The Journal of Sir Walter Scott
, ed. W.E.K. Anderson (Oxford: Clarendon Press, 1972), p. 50 (December 27, 1825):
Still however, from the earliest time I can remember, I preferd the pleasures of being alone to waiting for visitors, and have often taken a bannock and a bit of cheese to the wood or hill to avoid dining with company. As I grew from boyhood to manhood I saw this would not do and that to gain a place in men's esteem I must mix and bustle with them. Pride and an excitation of spirits often supplied the real pleasure which others seem to feel in society and certainly upon many occasions it was real. Still if the question was eternal company without the power of retiring within yourself or Solitary confinement for life I should say, 'Turnkey, Lock the cell.'
Id., p. 121 (March 28, 1826):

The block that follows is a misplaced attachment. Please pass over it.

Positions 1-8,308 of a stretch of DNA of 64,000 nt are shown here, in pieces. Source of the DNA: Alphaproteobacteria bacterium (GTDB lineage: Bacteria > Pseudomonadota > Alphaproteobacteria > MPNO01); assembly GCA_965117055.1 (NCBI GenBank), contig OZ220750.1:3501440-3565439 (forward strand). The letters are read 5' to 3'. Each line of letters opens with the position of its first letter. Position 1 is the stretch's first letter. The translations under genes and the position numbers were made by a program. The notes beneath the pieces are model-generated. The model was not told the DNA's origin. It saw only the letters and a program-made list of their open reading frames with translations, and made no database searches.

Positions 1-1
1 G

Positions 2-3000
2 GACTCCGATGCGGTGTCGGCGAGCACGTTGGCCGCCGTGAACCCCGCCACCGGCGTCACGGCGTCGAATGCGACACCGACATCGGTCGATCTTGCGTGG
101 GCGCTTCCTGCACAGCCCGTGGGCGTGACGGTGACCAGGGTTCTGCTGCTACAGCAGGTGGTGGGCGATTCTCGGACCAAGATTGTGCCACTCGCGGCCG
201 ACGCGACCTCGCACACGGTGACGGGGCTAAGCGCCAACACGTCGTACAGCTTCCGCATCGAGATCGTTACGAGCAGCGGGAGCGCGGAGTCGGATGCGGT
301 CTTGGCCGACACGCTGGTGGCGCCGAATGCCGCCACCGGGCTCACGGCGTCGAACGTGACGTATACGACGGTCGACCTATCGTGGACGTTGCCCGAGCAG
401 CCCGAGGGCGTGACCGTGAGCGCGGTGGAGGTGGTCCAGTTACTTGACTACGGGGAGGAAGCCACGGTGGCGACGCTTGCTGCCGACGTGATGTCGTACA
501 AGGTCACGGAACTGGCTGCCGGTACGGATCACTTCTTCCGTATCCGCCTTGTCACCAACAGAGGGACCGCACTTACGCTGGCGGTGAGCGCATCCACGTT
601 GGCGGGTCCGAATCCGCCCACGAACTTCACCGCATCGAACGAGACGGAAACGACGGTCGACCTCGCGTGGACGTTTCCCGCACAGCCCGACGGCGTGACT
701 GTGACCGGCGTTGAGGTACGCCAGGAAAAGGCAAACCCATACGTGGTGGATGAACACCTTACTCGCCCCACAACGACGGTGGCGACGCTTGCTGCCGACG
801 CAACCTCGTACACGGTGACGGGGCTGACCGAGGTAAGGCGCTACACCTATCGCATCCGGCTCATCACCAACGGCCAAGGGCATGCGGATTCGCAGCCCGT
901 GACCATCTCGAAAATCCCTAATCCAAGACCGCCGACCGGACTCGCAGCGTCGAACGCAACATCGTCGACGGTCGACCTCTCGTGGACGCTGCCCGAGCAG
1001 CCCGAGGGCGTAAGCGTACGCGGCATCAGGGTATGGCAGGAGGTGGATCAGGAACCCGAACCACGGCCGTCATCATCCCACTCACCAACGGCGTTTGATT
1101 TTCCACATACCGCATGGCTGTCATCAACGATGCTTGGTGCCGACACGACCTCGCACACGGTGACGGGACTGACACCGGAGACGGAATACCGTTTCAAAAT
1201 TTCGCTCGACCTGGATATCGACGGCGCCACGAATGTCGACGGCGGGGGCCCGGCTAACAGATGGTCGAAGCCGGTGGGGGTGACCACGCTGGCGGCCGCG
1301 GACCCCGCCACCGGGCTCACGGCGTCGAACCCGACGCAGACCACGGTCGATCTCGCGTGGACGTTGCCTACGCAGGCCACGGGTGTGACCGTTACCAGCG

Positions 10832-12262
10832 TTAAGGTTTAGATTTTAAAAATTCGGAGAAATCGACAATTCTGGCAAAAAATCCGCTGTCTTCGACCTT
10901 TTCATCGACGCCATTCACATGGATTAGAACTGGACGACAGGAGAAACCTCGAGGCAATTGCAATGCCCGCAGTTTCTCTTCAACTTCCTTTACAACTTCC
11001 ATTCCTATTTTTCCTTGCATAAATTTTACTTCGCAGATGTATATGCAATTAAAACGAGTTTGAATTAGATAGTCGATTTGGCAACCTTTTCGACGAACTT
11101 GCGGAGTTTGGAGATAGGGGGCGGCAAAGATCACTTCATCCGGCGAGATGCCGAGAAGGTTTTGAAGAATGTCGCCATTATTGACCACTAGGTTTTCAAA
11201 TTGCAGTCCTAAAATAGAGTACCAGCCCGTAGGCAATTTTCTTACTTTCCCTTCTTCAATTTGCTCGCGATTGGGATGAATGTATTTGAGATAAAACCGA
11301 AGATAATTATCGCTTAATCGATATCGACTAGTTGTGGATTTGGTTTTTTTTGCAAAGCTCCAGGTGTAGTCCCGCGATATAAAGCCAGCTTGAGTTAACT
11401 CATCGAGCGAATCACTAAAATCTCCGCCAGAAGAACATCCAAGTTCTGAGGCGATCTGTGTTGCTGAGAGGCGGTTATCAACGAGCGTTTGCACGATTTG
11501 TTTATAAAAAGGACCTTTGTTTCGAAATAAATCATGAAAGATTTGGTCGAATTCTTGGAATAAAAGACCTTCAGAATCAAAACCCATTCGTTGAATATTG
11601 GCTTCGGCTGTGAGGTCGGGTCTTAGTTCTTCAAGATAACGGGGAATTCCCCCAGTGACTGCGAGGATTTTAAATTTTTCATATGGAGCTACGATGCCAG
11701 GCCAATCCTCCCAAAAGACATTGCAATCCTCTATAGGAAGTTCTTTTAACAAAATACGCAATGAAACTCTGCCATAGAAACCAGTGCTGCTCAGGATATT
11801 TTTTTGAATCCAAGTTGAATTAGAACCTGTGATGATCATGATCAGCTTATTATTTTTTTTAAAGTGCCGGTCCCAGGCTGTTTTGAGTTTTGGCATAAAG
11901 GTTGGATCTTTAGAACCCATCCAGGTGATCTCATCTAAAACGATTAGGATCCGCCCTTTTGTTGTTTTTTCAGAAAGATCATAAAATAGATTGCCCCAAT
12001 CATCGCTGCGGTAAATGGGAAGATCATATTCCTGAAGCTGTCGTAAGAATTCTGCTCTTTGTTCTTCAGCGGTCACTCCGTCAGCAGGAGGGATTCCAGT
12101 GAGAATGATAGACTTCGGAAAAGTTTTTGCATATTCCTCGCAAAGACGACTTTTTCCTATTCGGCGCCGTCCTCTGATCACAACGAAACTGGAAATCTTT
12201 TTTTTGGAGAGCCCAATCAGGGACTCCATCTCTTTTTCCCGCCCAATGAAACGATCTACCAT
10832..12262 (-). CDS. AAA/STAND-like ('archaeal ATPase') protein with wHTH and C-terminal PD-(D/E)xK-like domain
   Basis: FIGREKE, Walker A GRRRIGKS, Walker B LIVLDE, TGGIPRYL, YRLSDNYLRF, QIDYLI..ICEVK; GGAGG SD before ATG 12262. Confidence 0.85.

One is tempted to ask himself, knocking at the door of his own heart, Do you love this extreme loneliness? I can answer conscientiously I do. The love of Solitude was with me a passion of early youth when in my teens I used to fly from company to indulge visions and airy Castles of my own, the disposal of ideal wealth and the exercize of imaginary power. This feeling prevaild even till I was eighteen when Love and Ambition awaking with other passions threw me more into society, from which I have however at times withdrawn myself and have been always glad to do so.
Id., p. 535 (March 18, 1829):
I like the hermit life indifferent well nor would, I sometimes think, break my heart, were I to be in that magick mountain where food was regularly supplied by ministering genii and plenty of books were accessible without the least intervention of human society. But this is thinking like a fool. Solitude is only agreeable when the power of having society is removed to a short space and can be commanded at pleasure. It is not good for man to be alone. It blunts our faculties and freezes our active virtues.